Approached by man in
motley and he says to me
drink this tasty poison.
Its quite good for you
and you’ll never feel better.
I say thanks and leave.
Exodus 1.1 – 6.1
Isaiah 27.6 – 28.13; 29.22 – 23
What does this passage teach?
But the midwives feared God, and did not as the king of Egypt commanded them, but saved the men-children alive. And the king of Egypt called for the midwives, and said unto them: ‘Why have ye done this thing, and have saved the men-children alive?’ And the midwives said unto Pharaoh: ‘Because the Hebrew women are not as the Egyptian women; for they are lively, and are delivered ere the midwife come unto them.’ And God dealt well with the midwives; and the people multiplied, and waxed very mighty. And it came to pass, because the midwives feared God, that He made them houses.
Why would the midwives apparently lie to Pharoah? Does our discussion of the white lie apply here or not? When Joseph’s brothers presented Israel’s alleged statements to Joseph in the last parsha, we assume their intent was to keep peace. Can we say the same here?
Are the Hebrew women more robust than the Egyptian women? Why do the midwives deal in racial stereotypes?
Are we supposed to behave based on stimuli or values? Here it says the midwives feared God, and did not as the king…commanded them. Did the midwives disobey Pharoah because they fear God? Or did the midwives fear God, and disobey Pharoah, because this was right behavior in their eyes? This distinction is subtle, but important.
If you don’t hold steadfast to your values, how do you expect to build a stable home? Is this why the midwives were made houses after this episode? Does the phrase made them houses make any sense? Let’s put it another way: were the midwives allowed to be fertile and lively because they allowed their sisters to be fertile and lively? When we steadfastly preserve others’ liberties, do we promote our own?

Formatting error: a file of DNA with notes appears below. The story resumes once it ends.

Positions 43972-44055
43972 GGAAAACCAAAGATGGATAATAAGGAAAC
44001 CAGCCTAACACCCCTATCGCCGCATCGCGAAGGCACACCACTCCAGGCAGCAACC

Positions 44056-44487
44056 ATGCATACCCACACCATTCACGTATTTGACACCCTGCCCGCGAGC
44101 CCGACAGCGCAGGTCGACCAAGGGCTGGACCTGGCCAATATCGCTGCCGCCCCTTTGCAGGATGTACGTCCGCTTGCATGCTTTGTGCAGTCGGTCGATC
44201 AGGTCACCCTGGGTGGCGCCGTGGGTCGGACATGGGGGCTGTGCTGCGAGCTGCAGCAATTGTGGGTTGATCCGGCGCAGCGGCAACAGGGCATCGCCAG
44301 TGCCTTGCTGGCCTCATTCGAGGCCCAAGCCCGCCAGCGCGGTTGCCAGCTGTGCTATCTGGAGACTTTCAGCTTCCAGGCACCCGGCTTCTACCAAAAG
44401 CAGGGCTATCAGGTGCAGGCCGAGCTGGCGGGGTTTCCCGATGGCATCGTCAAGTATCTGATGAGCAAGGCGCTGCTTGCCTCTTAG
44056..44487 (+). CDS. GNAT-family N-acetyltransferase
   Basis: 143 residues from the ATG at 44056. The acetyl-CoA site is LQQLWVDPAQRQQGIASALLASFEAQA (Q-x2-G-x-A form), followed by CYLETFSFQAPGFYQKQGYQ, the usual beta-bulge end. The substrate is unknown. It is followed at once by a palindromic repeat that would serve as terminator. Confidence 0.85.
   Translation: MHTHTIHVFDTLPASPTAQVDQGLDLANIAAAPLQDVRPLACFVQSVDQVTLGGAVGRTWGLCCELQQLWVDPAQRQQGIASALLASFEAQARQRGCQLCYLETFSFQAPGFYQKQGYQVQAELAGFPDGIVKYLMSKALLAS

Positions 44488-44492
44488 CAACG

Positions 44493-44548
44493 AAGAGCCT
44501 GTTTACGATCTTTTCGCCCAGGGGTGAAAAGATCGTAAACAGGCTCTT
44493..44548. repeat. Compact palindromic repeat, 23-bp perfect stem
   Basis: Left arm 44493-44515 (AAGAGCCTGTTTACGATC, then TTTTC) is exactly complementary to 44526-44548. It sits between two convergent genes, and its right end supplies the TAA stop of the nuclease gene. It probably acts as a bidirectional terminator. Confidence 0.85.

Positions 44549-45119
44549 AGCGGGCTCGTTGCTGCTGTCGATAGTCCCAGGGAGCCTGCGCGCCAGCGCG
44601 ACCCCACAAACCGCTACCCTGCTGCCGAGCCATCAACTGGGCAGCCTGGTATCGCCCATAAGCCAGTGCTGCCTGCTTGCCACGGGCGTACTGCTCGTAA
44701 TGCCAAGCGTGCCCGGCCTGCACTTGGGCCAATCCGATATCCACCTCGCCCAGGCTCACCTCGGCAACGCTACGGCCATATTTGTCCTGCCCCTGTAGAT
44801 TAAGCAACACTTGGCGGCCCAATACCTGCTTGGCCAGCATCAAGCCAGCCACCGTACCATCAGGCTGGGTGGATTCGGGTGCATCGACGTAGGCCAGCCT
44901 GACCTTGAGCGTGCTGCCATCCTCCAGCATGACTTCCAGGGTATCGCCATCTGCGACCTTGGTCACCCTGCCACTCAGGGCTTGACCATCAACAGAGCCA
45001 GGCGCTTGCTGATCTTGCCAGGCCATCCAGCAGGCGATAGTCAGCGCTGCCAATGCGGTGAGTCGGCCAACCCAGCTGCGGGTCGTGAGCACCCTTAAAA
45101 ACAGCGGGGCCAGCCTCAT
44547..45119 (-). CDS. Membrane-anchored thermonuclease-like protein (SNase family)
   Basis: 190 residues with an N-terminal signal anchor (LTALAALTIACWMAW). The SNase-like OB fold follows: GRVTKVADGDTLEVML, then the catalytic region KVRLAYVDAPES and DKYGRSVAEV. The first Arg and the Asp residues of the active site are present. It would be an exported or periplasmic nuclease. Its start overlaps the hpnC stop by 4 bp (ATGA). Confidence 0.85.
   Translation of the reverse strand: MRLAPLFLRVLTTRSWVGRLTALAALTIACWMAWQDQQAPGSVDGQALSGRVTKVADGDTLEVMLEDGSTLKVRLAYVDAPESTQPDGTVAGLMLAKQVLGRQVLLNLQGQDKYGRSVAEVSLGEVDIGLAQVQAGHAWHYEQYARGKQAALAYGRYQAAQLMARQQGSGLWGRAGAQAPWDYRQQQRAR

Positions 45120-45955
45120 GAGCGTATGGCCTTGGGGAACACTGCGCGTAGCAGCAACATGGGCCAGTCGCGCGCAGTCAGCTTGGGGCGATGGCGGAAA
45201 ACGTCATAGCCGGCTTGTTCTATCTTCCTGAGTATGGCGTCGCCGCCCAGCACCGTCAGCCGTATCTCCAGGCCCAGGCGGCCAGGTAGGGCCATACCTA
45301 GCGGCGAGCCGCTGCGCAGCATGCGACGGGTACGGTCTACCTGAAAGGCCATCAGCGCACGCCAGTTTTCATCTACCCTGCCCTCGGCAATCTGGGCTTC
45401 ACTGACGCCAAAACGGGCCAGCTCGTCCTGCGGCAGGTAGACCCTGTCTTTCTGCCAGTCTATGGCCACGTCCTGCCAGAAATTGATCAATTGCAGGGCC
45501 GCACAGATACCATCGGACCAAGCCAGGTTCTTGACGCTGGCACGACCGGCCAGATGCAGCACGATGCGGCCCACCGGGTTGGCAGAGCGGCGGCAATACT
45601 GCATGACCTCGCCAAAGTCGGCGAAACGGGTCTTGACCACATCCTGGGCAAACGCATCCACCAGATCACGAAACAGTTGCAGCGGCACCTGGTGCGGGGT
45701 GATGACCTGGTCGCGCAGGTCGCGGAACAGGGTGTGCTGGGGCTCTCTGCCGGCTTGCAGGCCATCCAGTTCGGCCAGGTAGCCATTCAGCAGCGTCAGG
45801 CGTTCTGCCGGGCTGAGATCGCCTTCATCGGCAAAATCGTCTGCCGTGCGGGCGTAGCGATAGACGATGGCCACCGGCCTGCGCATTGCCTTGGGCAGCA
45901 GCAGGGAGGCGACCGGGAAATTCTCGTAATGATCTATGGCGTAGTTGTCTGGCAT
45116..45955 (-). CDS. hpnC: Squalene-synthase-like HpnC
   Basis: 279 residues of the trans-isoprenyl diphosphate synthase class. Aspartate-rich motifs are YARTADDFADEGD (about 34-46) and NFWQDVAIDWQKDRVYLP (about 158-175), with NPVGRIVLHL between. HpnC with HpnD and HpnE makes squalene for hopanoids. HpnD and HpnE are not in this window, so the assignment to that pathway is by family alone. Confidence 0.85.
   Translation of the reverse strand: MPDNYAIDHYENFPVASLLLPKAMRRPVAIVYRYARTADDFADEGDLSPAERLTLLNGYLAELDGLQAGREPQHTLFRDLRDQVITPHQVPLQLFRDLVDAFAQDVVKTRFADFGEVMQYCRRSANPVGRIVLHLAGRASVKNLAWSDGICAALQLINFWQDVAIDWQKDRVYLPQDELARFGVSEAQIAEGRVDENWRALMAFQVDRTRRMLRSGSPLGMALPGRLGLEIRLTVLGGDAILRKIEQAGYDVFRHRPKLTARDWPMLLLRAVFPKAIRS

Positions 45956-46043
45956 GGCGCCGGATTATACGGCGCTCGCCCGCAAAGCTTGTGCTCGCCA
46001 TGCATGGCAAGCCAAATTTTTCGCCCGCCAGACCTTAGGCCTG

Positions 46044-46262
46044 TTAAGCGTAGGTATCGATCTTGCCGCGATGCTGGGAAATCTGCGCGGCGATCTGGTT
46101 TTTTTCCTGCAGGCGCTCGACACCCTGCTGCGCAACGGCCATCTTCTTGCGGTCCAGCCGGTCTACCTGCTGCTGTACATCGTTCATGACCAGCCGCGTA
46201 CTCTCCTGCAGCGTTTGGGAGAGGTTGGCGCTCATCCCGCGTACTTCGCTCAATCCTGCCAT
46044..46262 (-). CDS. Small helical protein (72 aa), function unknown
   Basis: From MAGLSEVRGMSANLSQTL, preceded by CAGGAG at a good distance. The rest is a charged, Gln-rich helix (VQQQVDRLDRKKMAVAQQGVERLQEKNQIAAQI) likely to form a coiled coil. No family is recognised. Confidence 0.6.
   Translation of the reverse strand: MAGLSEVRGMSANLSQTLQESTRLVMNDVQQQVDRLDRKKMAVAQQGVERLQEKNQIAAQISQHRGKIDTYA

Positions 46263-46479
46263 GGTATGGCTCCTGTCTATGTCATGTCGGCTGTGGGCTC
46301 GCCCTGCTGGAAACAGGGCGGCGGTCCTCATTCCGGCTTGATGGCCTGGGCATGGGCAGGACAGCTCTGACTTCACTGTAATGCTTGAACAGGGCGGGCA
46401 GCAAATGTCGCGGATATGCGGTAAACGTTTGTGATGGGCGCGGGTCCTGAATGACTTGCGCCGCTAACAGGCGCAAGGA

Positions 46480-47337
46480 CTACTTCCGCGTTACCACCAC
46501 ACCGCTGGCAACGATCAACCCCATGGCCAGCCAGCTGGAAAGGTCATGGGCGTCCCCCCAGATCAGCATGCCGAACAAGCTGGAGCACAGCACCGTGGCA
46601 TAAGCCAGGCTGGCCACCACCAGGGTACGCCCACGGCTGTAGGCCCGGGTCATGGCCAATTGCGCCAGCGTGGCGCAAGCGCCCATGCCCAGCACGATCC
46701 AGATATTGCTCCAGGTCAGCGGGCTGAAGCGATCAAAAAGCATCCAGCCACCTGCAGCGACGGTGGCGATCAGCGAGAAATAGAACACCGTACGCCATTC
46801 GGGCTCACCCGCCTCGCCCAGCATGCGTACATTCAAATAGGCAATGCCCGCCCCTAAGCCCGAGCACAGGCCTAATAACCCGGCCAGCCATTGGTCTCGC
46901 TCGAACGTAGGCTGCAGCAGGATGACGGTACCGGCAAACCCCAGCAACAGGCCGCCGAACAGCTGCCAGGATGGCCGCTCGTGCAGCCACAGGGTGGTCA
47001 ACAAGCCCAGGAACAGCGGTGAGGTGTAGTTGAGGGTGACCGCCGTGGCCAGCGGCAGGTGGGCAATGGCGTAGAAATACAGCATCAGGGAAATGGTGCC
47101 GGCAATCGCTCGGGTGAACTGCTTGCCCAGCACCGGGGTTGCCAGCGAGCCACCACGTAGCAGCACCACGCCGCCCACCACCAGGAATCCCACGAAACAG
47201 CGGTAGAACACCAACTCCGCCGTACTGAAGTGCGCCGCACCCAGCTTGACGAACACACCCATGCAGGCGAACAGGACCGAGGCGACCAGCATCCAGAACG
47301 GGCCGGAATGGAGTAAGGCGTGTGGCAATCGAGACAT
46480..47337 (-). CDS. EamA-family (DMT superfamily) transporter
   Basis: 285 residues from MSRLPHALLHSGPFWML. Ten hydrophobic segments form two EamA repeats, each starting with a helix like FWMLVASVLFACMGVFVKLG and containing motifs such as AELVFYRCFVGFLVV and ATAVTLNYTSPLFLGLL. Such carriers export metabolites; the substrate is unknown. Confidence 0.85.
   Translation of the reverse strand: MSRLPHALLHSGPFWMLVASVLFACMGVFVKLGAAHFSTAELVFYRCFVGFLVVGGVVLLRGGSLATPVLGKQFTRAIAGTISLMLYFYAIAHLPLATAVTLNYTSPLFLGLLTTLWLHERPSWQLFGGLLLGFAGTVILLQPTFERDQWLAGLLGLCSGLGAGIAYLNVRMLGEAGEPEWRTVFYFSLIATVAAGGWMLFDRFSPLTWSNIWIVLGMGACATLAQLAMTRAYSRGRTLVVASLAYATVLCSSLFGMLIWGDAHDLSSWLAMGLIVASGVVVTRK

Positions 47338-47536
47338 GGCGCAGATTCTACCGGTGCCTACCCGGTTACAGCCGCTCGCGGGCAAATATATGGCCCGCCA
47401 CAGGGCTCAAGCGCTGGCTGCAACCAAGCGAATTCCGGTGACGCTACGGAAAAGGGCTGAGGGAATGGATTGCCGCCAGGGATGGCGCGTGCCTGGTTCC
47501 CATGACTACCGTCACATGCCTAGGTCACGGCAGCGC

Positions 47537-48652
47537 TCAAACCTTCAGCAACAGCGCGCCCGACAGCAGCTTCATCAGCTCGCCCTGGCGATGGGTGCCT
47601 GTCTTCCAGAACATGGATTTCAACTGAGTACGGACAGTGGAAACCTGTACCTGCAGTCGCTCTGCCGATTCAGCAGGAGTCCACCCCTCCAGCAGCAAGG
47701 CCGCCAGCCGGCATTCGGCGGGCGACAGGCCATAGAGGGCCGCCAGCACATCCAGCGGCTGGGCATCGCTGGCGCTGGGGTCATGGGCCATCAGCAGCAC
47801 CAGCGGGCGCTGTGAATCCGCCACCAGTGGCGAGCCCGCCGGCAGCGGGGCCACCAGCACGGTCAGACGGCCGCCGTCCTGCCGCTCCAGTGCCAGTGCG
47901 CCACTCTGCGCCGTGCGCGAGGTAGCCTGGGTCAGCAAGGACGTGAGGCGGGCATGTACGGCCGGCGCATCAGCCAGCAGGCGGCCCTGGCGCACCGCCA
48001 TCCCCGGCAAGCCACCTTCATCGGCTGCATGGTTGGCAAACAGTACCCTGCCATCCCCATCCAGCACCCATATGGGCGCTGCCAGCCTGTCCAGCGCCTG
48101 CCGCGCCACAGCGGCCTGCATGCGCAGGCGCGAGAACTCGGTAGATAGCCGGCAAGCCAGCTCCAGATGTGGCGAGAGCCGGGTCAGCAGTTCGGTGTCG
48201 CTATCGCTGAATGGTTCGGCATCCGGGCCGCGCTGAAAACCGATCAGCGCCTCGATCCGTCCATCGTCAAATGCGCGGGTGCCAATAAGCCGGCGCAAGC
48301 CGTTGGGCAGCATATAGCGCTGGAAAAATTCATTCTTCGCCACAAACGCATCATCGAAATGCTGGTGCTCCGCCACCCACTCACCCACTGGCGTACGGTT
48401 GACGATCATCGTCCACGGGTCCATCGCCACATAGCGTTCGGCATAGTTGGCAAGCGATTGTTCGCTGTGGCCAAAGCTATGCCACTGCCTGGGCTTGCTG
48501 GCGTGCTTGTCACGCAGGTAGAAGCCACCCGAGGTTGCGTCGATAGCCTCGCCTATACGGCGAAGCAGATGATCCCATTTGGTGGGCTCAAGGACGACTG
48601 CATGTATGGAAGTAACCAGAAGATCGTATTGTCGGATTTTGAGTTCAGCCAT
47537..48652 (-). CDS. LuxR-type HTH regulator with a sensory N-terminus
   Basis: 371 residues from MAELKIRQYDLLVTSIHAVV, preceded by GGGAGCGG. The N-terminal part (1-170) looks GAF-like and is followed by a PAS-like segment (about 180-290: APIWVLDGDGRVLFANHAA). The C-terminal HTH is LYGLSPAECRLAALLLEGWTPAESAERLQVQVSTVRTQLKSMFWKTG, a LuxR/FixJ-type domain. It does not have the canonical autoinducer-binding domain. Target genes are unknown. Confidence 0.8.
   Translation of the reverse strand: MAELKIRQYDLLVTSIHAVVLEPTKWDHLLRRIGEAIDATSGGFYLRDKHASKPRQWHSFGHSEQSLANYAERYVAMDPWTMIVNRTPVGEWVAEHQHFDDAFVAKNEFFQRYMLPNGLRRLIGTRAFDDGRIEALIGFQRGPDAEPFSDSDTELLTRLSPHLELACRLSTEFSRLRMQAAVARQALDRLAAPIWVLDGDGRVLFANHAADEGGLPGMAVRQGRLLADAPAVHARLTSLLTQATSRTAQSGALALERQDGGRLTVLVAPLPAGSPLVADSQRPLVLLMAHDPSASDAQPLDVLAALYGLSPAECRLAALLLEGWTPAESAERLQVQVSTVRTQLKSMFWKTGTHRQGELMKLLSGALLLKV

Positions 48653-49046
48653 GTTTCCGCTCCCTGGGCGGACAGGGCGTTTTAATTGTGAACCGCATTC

So, the parsha makes the midwives’ lie not a lie. The Israelites are granted fertility and livelihood as a result of the midwives actions. God dealt well with the midwives; and the people multiplied, and waxed very mighty. How is this accomplished?
First we must ask what Pharoah was doing talking with the midwives directly in the first place. If the Egyptians were adread of the Israelites (Exodus 1.12) why would Pharoah trust the Hebrew midwives (v.15) to do his dirty work? While we’re at it we should ask: why does Pharoah treat the Israelites as he does? Was Pharoah provoked? Where does the Torah tell us this? How absolutely ridiculous is this situation?
I’d like to share a Zen story. One day, on market day in a village, someone let a bull loose. The bull was angry. He ran up and down an alley destroying stalls and chasing people. The villagers brought the local wise man and said to him “Wise man! There’s a bull loose in the alley! He’s angry. He’s running up and down an alley destroying stalls and chasing people. What should we do?” The wise man took one look down the alley at the bull, before running down the road…to a different alley. What does this teach us?
Sometimes, we’re forced to deal with crazy people. This is an inescapable fact of life. Everybody operates differently from everybody else, but the crazy person differs in that they’ve left the rest of us, and our common ground of humanity, far behind. If someone is behaving in a way that makes no sense to you, if someone is endangering your life, what should you do? You should do what’s necessary to get out of there.
This is what the midwives did.
You’re walking down the street. Someone comes up behind you and says “drop your money on the ground and walk away.” You feel a knife to your back. Do you say no and die? Or do you do what’s necessary and live? No one is fertile or lively when they’re dead.